The second volume features a bit more criticism of traditional gender roles, portrayed with classic Tezuka bluntness via a group of women who lock themselves in a castle and fight off the men in order to protect Sapphire. The most striking moment of this scene is when Sapphire — equipped only with a sword and her girl heart — fights off a villain she could only defeat previously when she had both hearts. Here it seems that Tezuka is making a more direct correlation between her fighting ability and Sapphire herself (rather than her gender), but it’s such a long time coming and it comes from so far out of left field that it seems almost accidental.
The gender commentary isn’t the only place where the presentation and pacing leave their marks, though. The entire manga runs at a breakneck pace, and major developments occur at such a striking speed that it can be difficult to keep up. Futhermore, when introducing characters, Tezuka wastes no time in explaining straight to your face exactly how they feel about everything, without the slightest hint of subtlety. For instance, within the first few pages of Sapphire meeting the pirate captain Blood, not only has he professed his instantaneous love for her, but she has introduced herself with the brilliant line “I promise I’m not a shady person.”
Despite a whirlwind of events surrounding her, watching the eponymous Princess Knight can be downright boring. She’s certainly not a passive Dinsey princess, but generally things happen to Sapphire, and she rarely does anything herself, making her little more than an object for the plot to bounce off of. Indeed, at one point near the climax she is bedridden, waiting for other characters to bring her the help she needs. Madame Hell’s daughter Hecate, a hip, rebellious young devil girl who opposes her mother’s plan to marry her off to Prince Charming, is a much more interesting heroine, and suffice it to say that a character named “Prince Charming” hardly ranks among Tezuka’s most layered protagonists.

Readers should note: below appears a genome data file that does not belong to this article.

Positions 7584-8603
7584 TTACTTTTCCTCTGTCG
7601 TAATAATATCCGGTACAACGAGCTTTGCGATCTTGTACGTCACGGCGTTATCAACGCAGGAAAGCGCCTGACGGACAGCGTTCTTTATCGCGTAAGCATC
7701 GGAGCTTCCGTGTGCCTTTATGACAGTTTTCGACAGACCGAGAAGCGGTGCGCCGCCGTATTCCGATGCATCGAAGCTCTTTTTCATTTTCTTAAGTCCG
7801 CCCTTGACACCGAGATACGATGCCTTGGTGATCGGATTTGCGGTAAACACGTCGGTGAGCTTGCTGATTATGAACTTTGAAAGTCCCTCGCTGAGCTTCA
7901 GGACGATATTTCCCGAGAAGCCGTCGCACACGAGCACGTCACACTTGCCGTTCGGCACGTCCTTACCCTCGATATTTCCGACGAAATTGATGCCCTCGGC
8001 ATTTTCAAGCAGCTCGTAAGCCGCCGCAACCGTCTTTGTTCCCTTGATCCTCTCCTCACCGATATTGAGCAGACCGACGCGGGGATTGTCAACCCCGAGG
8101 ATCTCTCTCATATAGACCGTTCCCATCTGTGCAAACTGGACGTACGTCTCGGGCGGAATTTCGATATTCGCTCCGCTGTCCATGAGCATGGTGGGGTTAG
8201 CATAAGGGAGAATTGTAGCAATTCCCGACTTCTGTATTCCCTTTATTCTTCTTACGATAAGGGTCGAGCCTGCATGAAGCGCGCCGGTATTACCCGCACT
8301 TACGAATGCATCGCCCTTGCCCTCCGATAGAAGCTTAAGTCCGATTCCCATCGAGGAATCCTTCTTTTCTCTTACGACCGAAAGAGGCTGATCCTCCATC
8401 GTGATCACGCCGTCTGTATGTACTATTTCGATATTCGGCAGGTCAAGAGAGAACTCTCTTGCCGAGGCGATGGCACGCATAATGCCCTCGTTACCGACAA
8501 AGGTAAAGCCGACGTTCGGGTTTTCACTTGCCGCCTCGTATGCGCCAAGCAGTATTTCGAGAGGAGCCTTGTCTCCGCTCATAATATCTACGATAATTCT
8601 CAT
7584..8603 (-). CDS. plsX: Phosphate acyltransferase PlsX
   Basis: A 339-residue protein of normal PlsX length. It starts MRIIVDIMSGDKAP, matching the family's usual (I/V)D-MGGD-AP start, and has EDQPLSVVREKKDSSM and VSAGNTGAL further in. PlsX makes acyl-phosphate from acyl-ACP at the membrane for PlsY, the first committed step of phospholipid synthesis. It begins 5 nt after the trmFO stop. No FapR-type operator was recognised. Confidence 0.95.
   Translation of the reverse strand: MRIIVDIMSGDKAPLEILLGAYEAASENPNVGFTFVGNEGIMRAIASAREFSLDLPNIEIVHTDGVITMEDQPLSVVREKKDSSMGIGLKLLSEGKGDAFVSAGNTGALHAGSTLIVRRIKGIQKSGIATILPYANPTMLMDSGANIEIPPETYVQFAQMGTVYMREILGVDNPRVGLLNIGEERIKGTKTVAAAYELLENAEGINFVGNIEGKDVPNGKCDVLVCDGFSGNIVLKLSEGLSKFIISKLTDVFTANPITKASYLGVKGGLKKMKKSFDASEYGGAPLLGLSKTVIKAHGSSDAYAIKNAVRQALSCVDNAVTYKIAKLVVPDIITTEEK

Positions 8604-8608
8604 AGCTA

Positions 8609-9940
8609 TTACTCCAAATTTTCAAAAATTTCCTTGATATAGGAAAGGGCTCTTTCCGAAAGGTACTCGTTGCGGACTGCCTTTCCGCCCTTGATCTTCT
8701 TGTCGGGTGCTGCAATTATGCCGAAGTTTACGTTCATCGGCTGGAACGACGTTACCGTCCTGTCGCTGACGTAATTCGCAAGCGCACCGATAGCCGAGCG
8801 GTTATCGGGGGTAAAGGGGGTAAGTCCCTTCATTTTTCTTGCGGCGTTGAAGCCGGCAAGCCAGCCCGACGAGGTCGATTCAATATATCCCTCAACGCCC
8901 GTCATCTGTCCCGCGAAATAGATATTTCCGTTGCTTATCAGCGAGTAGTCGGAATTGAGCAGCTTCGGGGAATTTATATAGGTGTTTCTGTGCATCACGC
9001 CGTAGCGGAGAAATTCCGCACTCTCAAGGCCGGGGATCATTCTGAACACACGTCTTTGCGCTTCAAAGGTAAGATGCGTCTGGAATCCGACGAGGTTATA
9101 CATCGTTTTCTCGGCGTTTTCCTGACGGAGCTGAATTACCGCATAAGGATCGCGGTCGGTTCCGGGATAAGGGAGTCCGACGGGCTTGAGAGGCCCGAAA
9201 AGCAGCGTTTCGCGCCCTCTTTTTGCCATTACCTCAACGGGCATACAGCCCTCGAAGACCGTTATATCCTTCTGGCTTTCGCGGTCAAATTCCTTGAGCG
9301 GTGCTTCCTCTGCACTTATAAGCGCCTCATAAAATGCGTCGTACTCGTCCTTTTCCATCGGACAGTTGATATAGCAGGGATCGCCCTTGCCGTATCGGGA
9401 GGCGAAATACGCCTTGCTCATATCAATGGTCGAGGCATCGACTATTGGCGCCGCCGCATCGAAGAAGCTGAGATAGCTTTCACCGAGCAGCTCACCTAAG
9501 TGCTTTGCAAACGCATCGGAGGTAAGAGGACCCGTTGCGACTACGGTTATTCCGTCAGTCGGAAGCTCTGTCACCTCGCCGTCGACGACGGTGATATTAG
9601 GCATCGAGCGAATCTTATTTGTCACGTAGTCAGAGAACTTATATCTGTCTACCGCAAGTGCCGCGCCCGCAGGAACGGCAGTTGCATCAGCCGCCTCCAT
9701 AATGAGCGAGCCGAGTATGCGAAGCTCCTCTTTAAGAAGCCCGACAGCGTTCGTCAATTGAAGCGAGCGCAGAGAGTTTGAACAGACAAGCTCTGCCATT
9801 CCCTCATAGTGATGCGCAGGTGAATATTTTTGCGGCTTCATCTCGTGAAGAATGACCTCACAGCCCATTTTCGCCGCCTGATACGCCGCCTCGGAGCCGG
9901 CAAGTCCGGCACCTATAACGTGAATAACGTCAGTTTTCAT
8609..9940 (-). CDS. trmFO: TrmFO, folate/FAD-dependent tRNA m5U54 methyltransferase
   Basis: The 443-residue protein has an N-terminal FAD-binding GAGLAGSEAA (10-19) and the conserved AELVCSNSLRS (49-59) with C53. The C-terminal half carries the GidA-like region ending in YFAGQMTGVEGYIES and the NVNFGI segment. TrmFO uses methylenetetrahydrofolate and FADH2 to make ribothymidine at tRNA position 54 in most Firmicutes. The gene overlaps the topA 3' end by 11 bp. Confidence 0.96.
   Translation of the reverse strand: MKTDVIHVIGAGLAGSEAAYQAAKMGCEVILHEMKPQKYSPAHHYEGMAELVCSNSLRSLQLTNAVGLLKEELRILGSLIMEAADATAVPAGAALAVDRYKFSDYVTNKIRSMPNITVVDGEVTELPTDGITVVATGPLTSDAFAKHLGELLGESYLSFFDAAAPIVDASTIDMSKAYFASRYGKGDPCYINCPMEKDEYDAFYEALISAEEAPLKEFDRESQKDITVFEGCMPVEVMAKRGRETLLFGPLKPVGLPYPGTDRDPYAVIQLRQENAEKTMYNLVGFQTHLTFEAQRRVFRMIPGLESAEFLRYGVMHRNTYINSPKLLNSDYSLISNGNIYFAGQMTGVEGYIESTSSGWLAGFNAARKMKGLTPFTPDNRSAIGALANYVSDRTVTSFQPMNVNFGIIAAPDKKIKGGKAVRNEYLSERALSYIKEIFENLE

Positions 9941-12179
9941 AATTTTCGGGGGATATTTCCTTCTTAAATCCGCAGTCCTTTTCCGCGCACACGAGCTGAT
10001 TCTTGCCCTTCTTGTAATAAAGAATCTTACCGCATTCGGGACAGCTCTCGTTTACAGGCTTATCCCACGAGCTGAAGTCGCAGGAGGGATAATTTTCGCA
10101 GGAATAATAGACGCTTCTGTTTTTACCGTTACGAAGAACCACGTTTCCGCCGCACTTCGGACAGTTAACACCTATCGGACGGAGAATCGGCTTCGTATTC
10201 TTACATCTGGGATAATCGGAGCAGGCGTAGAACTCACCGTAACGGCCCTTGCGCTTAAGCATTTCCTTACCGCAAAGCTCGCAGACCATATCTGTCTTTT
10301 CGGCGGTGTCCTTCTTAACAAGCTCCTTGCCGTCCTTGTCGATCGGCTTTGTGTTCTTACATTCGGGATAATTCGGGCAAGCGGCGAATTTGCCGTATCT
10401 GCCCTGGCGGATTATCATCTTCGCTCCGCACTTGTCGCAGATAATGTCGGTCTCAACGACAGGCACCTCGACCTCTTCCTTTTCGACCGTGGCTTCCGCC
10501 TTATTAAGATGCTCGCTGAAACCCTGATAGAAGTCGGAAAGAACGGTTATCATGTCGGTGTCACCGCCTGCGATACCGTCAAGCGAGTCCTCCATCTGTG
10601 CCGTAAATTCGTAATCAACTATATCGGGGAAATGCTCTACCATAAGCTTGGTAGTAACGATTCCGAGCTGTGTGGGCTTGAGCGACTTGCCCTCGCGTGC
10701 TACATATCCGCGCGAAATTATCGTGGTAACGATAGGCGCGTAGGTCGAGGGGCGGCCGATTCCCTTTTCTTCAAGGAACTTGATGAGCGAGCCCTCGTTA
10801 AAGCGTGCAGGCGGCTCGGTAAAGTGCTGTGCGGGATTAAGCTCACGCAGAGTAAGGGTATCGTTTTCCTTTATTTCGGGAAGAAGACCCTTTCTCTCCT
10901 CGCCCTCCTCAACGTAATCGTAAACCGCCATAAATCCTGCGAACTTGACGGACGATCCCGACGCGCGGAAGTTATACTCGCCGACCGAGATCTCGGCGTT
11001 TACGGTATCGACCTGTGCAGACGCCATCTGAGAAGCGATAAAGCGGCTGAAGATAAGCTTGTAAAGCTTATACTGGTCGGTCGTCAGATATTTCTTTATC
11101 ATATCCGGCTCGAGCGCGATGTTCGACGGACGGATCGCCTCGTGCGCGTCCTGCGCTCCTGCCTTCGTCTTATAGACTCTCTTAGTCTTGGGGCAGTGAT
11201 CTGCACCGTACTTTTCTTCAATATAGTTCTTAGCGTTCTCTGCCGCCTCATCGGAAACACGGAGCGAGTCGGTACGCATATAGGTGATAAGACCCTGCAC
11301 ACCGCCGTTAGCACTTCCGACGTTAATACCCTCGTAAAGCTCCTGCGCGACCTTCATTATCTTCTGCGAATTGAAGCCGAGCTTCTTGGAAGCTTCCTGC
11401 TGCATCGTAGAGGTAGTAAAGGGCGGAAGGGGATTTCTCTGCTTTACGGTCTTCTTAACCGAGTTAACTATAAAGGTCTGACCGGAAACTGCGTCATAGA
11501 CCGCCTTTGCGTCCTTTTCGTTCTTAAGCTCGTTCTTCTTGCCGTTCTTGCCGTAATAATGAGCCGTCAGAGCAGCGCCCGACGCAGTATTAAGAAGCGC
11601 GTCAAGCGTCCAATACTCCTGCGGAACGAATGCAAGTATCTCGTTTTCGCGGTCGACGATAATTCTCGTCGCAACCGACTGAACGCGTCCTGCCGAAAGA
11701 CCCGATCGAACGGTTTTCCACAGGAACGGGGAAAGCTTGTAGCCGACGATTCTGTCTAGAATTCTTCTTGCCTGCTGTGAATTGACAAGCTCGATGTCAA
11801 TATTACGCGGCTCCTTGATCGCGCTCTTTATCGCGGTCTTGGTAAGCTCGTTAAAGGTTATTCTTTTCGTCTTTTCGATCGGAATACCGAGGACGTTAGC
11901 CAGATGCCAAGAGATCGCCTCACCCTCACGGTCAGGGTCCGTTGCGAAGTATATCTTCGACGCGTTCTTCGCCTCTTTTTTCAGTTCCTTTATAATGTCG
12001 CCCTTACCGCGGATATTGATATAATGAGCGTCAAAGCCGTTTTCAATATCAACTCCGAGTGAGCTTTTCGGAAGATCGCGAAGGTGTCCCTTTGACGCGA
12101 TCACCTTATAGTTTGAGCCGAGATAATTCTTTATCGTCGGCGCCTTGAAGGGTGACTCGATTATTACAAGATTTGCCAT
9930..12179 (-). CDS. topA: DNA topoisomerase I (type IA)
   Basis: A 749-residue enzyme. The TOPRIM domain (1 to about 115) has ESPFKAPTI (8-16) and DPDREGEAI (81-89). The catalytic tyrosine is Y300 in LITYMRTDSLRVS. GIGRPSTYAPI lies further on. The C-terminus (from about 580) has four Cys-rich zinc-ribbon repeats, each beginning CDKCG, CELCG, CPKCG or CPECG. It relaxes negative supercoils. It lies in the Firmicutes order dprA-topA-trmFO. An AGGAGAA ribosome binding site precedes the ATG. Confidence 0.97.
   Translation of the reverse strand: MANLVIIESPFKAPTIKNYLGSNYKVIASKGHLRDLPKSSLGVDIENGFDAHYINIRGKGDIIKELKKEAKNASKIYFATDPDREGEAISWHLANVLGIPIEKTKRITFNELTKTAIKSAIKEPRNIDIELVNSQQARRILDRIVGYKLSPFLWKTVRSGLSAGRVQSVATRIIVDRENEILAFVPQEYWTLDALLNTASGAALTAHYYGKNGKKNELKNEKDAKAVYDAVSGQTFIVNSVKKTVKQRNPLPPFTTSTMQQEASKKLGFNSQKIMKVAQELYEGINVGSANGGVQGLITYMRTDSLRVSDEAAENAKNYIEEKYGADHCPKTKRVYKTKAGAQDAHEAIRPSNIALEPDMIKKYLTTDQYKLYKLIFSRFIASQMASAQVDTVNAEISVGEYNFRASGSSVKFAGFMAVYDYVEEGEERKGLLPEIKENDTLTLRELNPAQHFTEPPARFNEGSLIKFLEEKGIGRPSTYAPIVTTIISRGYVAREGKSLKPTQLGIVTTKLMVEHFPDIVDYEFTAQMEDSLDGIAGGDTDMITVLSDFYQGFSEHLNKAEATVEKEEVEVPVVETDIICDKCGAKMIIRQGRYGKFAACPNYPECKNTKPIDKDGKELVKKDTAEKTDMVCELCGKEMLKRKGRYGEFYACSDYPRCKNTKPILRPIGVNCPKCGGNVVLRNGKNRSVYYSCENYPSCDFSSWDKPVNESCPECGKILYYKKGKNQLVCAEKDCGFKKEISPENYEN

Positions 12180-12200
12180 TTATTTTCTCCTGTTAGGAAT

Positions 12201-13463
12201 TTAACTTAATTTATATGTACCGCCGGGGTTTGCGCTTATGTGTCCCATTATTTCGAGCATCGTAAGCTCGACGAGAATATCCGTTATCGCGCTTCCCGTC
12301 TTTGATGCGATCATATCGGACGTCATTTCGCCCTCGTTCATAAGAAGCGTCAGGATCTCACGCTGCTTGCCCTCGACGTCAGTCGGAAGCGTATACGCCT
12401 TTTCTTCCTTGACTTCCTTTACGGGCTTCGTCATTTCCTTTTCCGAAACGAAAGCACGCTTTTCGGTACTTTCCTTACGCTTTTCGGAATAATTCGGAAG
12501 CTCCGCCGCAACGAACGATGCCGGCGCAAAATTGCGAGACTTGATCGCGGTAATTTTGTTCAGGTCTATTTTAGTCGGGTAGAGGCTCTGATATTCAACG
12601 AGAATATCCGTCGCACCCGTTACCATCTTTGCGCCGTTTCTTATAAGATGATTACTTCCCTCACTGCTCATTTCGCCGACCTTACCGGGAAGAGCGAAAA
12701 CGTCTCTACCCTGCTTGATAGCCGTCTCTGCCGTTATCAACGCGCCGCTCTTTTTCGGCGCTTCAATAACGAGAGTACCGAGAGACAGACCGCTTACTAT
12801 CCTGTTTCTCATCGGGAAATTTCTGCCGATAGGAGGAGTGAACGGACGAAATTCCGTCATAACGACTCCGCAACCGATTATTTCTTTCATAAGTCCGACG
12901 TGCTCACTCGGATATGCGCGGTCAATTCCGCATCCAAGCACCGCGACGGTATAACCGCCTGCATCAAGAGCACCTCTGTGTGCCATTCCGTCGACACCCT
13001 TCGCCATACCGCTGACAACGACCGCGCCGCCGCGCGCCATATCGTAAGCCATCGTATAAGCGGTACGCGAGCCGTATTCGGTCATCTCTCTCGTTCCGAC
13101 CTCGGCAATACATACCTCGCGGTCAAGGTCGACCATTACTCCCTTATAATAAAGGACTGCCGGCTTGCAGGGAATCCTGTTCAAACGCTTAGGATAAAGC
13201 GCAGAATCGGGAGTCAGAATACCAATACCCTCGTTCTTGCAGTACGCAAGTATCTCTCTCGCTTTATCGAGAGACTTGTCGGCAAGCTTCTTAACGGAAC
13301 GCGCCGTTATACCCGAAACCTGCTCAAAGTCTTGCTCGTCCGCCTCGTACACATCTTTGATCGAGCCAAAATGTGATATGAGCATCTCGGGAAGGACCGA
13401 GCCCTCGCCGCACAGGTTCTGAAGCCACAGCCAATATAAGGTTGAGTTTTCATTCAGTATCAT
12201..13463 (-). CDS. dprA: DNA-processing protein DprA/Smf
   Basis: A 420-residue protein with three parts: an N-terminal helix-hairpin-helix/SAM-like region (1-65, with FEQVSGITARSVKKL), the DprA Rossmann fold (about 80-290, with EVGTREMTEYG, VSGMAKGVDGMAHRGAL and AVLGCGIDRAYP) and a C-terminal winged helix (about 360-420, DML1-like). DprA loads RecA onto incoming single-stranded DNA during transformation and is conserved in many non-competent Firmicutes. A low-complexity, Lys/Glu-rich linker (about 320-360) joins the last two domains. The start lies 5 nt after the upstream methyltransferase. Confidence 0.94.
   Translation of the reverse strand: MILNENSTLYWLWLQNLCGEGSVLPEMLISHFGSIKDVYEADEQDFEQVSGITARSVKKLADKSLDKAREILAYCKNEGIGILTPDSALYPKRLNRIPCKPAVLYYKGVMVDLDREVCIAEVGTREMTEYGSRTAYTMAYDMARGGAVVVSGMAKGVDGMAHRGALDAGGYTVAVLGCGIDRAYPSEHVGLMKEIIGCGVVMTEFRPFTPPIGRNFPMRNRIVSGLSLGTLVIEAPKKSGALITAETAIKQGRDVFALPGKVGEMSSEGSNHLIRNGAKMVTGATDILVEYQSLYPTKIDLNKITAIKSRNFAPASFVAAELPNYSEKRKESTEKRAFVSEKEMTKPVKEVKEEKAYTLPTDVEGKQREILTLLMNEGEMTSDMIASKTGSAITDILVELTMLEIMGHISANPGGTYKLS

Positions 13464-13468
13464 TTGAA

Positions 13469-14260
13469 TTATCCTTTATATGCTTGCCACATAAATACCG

The comedy is the one aspect of Tezuka’s style that remains consistently on-point in Princess Knight. There are lots of one- or two-panel visual gags that punctuate the action just long enough to induce a chuckle before he gets back into the main story, and they have the same sort of non-sequiter, anachronistic charm that we’ve come to expect from the author. None of this is all that surprising, since in the early 1960s Tezuka was still largely writing for children, and was still known for his gag antics.
This, of course, extends equally to the art, which falls much closer to Astro Boy (1952) than later works like Ode to Kirihito (1966), which makes sense considering that Princess Knight‘s original run was concurrent with Astro Boy (Tezuka reworked the series for a 1963 rerelease, the version used for the Vertical edition). While its overall tone is reminiscent of Astro Boy, it achieves an appropriately fairy-tale aesthetic through the use of super-clean lines, simple, bubbly shapes, and generally lighter tones. Readers may also notice that, in addition to the overwhelming Disney influence on the designs of the characters and backgrounds, Tezuka also takes cues from early shojo adventure comics like Katsuji Matsumoto’s The Mysterious Clover (1934).
Princess Knight is, quite frankly, a baffling read. It seems to fly by even faster than Astro Boy, but unlike the richly established world and characters of that series, this feels more like a clumsy pastiche of Disney fantasy-adventure films. What’s more, the gender commentary is bluntly feminist at best and downright sexist at worst, and the entire work feels largely purposeless. It pains me to say this, but I can’t recommend Princess Knight unless, like me, you feel the need to plumb the depths of Osamu Tezuka’s English-language catalog. Perhaps in its time Princess Knight may have captivated its young audience, but today it serves as a reminder that even a god makes mistakes every once in a while.